Today, an opinion piece from KPMG offers this somewhat depressing news: "Lending to small and medium-sized enterprises (SMEs) has never returned to its pre-financial crisis levels. Peter Tuvey, co-founder and managing partner of Fleximize, a UK-based alternative business lender, discusses the bank referral scheme and how alternative finance can benefit SMEs.
"Earlier this month, the government's long-awaited bank referral scheme finally came into force. The scheme legally obliges nine of the UK's largest banks to refer any small company that they reject for a loan to a trading platform that offers them finance from alternative sources.
"The drive towards this landmark development stems from a recognition that SMEs have struggled to get the capital they require since the financial crisis. This has negatively impacted on their ability to meet both their short-term needs and long-term strategic goals.
"Over 100,000 SMEs are turned away from big banks annually and those companies that are offered loans are often quoted unacceptably high interest rates, with rigid repayment structures that don't take a company's specific needs into account.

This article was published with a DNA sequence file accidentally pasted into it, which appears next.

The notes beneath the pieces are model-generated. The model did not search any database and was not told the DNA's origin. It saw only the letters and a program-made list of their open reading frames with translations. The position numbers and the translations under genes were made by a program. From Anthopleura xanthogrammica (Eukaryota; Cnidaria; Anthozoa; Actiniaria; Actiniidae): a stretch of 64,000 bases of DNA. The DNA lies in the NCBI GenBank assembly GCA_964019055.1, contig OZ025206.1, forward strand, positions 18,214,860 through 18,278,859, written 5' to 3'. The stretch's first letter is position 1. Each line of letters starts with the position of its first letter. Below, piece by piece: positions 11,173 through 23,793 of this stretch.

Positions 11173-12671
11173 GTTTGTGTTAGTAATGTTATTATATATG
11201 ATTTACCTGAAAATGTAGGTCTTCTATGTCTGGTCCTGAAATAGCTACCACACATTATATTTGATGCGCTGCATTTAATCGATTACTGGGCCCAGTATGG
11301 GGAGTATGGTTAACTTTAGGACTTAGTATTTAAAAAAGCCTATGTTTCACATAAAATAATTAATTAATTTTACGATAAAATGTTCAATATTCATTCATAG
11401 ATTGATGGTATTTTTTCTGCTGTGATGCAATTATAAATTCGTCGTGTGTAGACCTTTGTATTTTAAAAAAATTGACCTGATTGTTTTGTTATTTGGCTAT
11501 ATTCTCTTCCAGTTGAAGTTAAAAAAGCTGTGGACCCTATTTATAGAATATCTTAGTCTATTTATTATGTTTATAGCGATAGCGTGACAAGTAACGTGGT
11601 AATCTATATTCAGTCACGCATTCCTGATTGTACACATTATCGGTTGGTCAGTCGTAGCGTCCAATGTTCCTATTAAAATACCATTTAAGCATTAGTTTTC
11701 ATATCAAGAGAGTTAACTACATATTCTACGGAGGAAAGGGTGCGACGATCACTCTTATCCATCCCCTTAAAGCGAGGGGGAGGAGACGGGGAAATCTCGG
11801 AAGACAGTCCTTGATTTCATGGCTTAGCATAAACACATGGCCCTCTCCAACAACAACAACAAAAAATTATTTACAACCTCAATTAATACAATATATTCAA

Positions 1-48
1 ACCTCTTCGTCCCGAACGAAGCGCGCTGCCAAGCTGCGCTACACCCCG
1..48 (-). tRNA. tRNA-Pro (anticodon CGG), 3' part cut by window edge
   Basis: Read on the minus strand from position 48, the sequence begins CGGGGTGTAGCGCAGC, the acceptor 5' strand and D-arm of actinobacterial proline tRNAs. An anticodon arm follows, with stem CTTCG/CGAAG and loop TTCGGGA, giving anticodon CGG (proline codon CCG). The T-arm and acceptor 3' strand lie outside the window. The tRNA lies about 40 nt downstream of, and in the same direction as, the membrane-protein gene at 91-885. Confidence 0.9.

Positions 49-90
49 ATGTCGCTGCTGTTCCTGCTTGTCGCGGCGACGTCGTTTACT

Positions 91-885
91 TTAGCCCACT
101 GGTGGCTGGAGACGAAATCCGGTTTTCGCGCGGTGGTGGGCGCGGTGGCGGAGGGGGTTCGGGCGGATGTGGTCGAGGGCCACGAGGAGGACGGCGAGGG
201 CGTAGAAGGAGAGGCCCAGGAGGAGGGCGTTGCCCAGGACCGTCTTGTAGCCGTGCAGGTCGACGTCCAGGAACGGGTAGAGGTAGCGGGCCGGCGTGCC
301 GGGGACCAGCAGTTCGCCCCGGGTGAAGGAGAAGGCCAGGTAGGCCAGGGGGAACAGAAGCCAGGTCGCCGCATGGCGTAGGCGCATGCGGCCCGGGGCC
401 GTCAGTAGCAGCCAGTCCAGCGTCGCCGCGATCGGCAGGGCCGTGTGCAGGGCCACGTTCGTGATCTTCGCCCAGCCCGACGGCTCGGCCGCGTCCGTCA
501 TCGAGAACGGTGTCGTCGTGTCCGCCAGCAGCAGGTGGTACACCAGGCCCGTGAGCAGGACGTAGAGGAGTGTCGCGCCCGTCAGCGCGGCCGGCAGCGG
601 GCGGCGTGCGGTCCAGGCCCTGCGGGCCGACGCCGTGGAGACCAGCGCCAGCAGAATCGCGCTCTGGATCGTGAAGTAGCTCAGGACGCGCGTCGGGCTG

"While there are far better deals out there for these companies, it is clear the market is not operating properly and this is hurting small businesses. For instance, 90% of SMEs don't shop around when looking for a loan, and once rejected, they are highly unlikely to look elsewhere."
That familiar, Groundhog Day feeling is exactly what our communications director, Martin Baker, addresses in his forthcoming book, Getting Fooled Again?
Martin looks at "small businesses' need for funding that gave rise to the altfi phenomenon, the emerging taxonomy of altfi (an industry that would dare to speak its name, if only it could work out what it was), and the three main areas of crowdfunding – project funding, equity raises, and debt raises (also known as peer-to-peer [P2P] business lending). These last two sub-sectors of crowdfunding comprise much of what is currently known as FinTech.
A veteran of the New Economy, Martin "regularly boasts of his success back in the [early, c. 1999 days]: 'I became an internet millionaire in the true sense of the epithet – within a year I wasn't working in the internet world. And I hadn't made a million...'
Martin "examines the state of the new economy and its altfi sidekick, the mainstream and alternative media coverage, and the ramifications for Fintech in a post-fact, Trump- and Brexit-friendly world - all executed with characteristic, amused attachment. Something does need to be done to help small companies – but does it need to be done like this? How on earth are robot advisers going to cope with unfiltered drivel thrown at them by the latest Facebook algorithm? And the list grows longer..."